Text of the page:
Off the track I know, but I used to work at Ingham's and they were always dealing with animal libbers etc. But do these do gooders realise that when they do things like cut off the water supply and contaminate te feeds, the animals are put into a worse situation than what they are trying to free them from.
Kinda like cutting off your nose to spite your face.
I was just thinking that this morning funnily enough. We have a bordering property and they have a handful of sheep. There have been many occasions when their sheepies have died and because their owners don't go down on a daily basis to check on them they end up laying in the paddock for a day or two. Or until one of us calls them to let them know. We've never seen them be fed, I think for the most part they live on the hay scraps some of the agistees throw over the fence.
At skwl we had to do some work on the ariel culling
we had to choose sides we had done lots of expositions in the past this one most people were saying if they do have a problem why dont they cull from the ground? in the air they cant garantee a clean shoot from a moving platform on the ground they kind of can. my apinion is to put them down humanily like with the trankulisa guns or what eva they are called the ones that they use to put animals down.
Not so IMO twotonw. My O/H is an experienced shooter and there is no way you can get close enough to garentee a clean shot on foot or vehicle. The only shot that is likely to be presented, is the butt, hardley opportunity for a clean kill. there is also the added problem that these areas are not accessible by foot or vehicle.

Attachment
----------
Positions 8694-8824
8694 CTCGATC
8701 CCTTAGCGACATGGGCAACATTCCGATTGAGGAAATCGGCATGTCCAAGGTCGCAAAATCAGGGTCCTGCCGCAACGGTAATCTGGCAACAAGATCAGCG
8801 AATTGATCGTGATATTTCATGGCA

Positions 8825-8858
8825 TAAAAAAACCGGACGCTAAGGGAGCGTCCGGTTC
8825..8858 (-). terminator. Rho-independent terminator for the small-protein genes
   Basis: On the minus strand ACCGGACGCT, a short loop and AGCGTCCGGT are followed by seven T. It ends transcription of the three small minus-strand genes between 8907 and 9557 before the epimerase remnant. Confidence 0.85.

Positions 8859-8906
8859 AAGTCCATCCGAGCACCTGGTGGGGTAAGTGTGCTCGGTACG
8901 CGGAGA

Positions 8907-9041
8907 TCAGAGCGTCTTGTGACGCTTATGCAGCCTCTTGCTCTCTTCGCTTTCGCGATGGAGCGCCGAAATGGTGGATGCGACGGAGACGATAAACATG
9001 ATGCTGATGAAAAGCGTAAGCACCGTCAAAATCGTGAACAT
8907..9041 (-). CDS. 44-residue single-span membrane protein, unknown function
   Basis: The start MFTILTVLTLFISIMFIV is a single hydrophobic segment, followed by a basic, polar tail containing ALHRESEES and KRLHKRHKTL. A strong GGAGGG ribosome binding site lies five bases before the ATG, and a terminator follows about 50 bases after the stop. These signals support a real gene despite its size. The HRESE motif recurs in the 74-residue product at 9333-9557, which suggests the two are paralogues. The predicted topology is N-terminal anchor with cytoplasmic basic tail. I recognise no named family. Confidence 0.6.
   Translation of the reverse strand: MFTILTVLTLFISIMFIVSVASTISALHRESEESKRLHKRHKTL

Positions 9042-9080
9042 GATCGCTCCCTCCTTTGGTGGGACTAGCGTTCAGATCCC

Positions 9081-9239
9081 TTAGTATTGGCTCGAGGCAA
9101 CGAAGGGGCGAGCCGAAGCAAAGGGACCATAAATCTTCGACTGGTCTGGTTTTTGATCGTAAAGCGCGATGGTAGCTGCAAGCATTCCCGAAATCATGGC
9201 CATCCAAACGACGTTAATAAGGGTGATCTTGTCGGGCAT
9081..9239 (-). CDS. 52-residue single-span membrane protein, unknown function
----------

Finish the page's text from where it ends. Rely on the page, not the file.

These guys don't just go in with the helicopter. it's a team of a spotter plane, the helicopter and sometime, if possible a ground team.
The spotter plane locates a herd and radio the position to the helicopter, who goes in and makes the culls, the spotter plane and ground crew make sure all no wounded animals are left and no mis mothered foals remain, as best they can, given the territory they are in.
There have been some terrible examples at aerial culling, so you can't really blame the 'animal libbers' wanting some controls in place. An aerial cull can do a lot more damage in a short amount of time than could a ground cull. So if aerial culling is just a major shoot fest as it has been seen in the past it makes for much larger numbers of animals injured and suffering. I realise it's necessary but there does need to be some accountability on it too. Thus probably why the RSPCA have called for a few changes.
But the major problem and the reason for ariel culls is the innaccesability of the location.
Firstly they can't get close enough to make a clean kill, and secondly, locating injured animals is incredibly hard on foot as, even injured, some can move far quicker than a person on foot or motoerbike.
And this is'nt to do damage just for the hell of it, it is to control numbers as they are overpopulating themselves and thus dergding the land and affecting themselves and other animals. Would ppl really prefer to see them starve to death when feed becomes insifficient to suststain them?
I agree it's necessary, but I just think the RSPCA is making sure a repeat of the past isn't going to happen. Culling any animals is never a pleasant job but has to be done as you say to stop them all starving.
I think the shooters themselves need better training if they cannot get a clean shot but they are only human and if they wrongly shoot a horse it should quickly be distroyed and not left like they have in the past.
Also its an expensive practice but an important one and a lead bullet is the cheapest option. Atleast then they'd have more money to put into better training and gear to make it as painless and quick as possible for the horses.
IMO i hate killing horses full stop.....
It's neccessary in alot of situations Sarah for the well being of the horses. I was talking the other day to some one who used to be involved with aerial culling and even he said he didn't like the effectiveness of it.
Pm'd you Flicka